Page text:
Allergies in Cats (and a little in Dogs)

I was browsing Instagram and I saw this great post about cats and food allergies.

Not everyone has the funds to do allergy testing. When a cat comes in with facial excoriation because it’s been so itchy, I try to convince owners to try a diet trial. Despite what the labels say on the pet food store brands for limited ingredient pet foods, there is often cross-contamination from other protein sources. Each veterinarian has their go-to diet for diet trials, so ask your veterinarian which one they recommend. There are medications as well. I really advise against the use of a long-acting steroid shot, but a lot of the old-school veterinarians are still using it. It makes it difficult for me to advise owners when they come in asking for the ‘shot’ that made the skin better last time. Steroids in a long-acting form that are injected into the body and last three to four weeks aren’t good! For those who don’t know, depo-medrol is a long-acting steroid shot. For pet owners, if your pet has an adverse reaction, you can’t take that shot away. If you want a steroid option to get through the initial trials, there are oral steroids that won’t last as long, and therefore your pet can be taken off the medication if they have any issues with it. Remember, steroids are anti-inflammatory by being immunosuppressive. If you suppress the immune system, your pet can develop infection elsewhere in the body. Also, if your pet is a senior and has an underlying disease that you are not aware of yet, like a cancer brewing, steroids select for the resistant cells of cancer. What that means is the easy-to-kill cancer cells die off, leaving a population of cancer cells that have a higher resistance to chemotherapy. Then you are limited in your choices of chemotherapy drugs, having to use a cocktail of stronger drugs. Here I go digressing again!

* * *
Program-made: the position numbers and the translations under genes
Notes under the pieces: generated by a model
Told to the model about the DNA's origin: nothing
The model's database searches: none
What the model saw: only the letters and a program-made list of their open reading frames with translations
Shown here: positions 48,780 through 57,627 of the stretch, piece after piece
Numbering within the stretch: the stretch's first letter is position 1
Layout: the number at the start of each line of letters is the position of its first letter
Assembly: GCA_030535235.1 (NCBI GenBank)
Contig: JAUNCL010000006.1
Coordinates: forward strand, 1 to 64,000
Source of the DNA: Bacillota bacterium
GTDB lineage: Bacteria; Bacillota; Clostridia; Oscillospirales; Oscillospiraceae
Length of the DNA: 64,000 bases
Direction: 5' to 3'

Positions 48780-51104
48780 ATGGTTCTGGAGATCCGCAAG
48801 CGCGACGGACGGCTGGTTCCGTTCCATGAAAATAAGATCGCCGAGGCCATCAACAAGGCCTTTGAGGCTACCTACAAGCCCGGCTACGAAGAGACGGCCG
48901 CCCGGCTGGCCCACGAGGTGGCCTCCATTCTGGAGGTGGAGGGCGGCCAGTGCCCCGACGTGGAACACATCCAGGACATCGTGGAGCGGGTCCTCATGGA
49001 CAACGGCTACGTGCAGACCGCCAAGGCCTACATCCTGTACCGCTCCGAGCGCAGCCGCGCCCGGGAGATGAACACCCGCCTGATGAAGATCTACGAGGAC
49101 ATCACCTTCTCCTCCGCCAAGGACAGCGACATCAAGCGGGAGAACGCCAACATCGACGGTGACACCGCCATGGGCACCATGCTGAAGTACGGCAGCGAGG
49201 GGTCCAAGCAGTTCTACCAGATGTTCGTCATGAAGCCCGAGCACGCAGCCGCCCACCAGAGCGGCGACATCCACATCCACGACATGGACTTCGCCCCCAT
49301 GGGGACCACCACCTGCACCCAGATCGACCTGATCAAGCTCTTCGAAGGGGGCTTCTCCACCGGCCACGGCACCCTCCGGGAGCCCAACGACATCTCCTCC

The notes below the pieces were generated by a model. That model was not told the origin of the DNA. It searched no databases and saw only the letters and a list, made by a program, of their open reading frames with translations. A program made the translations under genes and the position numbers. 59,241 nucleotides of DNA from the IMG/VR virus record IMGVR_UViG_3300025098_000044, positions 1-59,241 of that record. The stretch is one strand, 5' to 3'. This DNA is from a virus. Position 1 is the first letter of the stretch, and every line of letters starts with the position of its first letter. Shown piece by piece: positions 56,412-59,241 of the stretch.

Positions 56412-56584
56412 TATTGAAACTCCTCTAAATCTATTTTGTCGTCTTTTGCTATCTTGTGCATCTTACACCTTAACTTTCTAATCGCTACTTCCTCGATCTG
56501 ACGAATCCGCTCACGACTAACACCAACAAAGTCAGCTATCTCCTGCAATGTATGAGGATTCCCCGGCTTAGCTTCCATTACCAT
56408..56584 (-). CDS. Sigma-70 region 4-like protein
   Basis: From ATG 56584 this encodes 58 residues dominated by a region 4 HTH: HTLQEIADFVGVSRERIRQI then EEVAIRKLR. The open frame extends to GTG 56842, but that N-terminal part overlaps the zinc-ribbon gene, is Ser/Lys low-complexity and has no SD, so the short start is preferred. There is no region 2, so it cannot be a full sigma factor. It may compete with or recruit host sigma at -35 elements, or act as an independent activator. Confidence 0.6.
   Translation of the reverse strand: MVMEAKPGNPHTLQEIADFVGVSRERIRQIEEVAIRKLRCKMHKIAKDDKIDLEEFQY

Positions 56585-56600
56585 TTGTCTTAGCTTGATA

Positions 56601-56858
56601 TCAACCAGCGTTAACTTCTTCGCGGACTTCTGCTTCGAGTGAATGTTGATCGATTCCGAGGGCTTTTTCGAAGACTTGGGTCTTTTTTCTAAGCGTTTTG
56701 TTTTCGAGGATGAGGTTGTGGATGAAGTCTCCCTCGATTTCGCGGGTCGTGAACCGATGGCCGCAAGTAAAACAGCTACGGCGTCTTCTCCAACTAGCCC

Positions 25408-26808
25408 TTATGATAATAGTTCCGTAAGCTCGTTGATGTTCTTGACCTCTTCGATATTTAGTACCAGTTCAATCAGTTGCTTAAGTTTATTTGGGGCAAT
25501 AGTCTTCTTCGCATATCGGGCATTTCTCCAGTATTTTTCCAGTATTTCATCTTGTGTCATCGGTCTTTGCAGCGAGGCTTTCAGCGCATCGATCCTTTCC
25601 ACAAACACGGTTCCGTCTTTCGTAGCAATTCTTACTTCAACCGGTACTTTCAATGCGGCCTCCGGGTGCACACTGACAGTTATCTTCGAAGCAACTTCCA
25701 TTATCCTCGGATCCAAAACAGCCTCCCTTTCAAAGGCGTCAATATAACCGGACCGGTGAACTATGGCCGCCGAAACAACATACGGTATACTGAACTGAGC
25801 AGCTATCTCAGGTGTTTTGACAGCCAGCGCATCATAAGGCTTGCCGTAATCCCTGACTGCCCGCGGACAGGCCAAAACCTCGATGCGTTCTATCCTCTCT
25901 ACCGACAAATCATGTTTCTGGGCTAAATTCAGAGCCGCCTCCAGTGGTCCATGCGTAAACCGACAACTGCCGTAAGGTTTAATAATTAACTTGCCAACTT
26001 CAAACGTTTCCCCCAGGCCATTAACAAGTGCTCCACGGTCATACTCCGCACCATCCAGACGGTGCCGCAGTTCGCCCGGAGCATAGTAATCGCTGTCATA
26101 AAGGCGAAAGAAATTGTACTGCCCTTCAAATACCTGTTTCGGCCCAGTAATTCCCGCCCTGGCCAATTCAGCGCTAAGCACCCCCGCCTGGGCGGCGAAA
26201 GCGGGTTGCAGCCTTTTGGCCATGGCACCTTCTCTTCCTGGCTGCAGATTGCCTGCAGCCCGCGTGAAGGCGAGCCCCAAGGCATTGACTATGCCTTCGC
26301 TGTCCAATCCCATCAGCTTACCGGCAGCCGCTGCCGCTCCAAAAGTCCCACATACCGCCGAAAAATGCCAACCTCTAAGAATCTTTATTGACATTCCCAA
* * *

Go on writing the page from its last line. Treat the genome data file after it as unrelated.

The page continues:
Allergies in dogs are very common and I find I’m using Cytopoint or Apoquel to manage these itchy patients. But you need to take care of infection of the skin too! Otherwise, you end up in a viscous cycle. Dogs and cats can be allergic to the yeast that lives on the skin, but when the yeast organisms get through the skin barrier, it causes the immune system to react and that is what causes them to feel itchy. Medicated shampoos with 4% chlorhexidine antiseptic are good topical choices to treat yeast and bacteria on the skin. You might want to add a spray leave-in conditioner for dry skin. You also may need to shampoo or spot clean the problem areas daily, not just once a week.

Additional topical products I recommend are the Douxo Calm products. Shampoos work well for dogs, but very few cats like to be bathed! However, Douxo Calm comes in a mousse and serum that can be applied without the need to battle your cat in the tub or sink.

There is a labeled product for cats with allergies called Atopica. Again, it’s working to suppress the immune system but by a different mechanism than steroids. Make sure you’re getting baseline blood work prior to using any of these medications because this is a way to monitor for changes due to the meds. If you’re stuck, and you really want to get a diagnosis because you’re frustrated, try getting your cat (or dog) tested for allergies. Once you get the testing, then invest in the hyposensitization treatment. This is antigen specific for environmental allergens, which I’m finding is quite common in dogs, but can be seen in cats as well. The hyposensitization treatment comes in two forms: drops under the tongue or by injection under the skin. It’s very similar to the treatment for allergies in people (I’m not talking about anaphylaxis treatment here).


Finally, if you have gone through your family veterinarian and are still struggling with itchiness or skin issues in your cat or dog see if there is a veterinary dermatologist in your area that you can get referred to.



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